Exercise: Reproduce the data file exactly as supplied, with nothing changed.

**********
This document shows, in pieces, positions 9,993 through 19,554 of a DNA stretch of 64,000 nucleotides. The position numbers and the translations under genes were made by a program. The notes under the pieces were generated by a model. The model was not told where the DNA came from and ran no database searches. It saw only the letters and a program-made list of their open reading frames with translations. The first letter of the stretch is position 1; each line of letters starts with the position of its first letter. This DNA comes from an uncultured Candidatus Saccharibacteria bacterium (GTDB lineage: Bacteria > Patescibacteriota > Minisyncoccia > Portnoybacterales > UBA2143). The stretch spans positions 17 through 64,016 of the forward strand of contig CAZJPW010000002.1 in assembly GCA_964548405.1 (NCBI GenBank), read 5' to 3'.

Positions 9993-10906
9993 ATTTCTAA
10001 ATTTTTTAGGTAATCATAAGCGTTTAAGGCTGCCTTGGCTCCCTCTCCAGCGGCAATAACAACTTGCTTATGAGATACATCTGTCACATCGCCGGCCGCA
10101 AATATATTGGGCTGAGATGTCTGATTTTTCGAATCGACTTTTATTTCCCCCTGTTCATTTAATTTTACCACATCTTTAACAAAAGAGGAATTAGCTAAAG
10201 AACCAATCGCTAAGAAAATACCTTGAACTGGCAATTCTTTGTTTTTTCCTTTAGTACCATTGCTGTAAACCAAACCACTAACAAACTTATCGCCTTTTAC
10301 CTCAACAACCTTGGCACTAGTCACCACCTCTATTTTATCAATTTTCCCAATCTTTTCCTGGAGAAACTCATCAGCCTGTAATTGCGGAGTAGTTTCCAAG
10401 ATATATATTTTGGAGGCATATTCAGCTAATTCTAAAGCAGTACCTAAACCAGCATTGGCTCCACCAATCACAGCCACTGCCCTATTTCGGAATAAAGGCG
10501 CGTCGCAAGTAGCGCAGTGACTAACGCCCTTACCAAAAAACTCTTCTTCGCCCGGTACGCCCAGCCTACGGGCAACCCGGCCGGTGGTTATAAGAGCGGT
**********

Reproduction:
This document shows, in pieces, positions 9,993 through 19,554 of a DNA stretch of 64,000 nucleotides. The position numbers and the translations under genes were made by a program. The notes under the pieces were generated by a model. The model was not told where the DNA came from and ran no database searches. It saw only the letters and a program-made list of their open reading frames with translations. The first letter of the stretch is position 1; each line of letters starts with the position of its first letter. This DNA comes from an uncultured Candidatus Saccharibacteria bacterium (GTDB lineage: Bacteria > Patescibacteriota > Minisyncoccia > Portnoybacterales > UBA2143). The stretch spans positions 17 through 64,016 of the forward strand of contig CAZJPW010000002.1 in assembly GCA_964548405.1 (NCBI GenBank), read 5' to 3'.

Positions 9993-10906
9993 ATTTCTAA
10001 ATTTTTTAGGTAATCATAAGCGTTTAAGGCTGCCTTGGCTCCCTCTCCAGCGGCAATAACAACTTGCTTATGAGATACATCTGTCACATCGCCGGCCGCA
10101 AATATATTGGGCTGAGATGTCTGATTTTTCGAATCGACTTTTATTTCCCCCTGTTCATTTAATTTTACCACATCTTTAACAAAAGAGGAATTAGCTAAAG
10201 AACCAATCGCTAAGAAAATACCTTGAACTGGCAATTCTTTGTTTTTTCCTTTAGTACCATTGCTGTAAACCAAACCACTAACAAACTTATCGCCTTTTAC
10301 CTCAACAACCTTGGCACTAGTCACCACCTCTATTTTATCAATTTTCCCAATCTTTTCCTGGAGAAACTCATCAGCCTGTAATTGCGGAGTAGTTTCCAAG
10401 ATATATATTTTGGAGGCATATTCAGCTAATTCTAAAGCAGTACCTAAACCAGCATTGGCTCCACCAATCACAGCCACTGCCCTATTTCGGAATAAAGGCG
10501 CGTCGCAAGTAGCGCAGTGACTAACGCCCTTACCAAAAAACTCTTCTTCGCCCGGTACGCCCAGCCTACGGGCAACCCGGCCGGTGGTTATAAGAGCGGT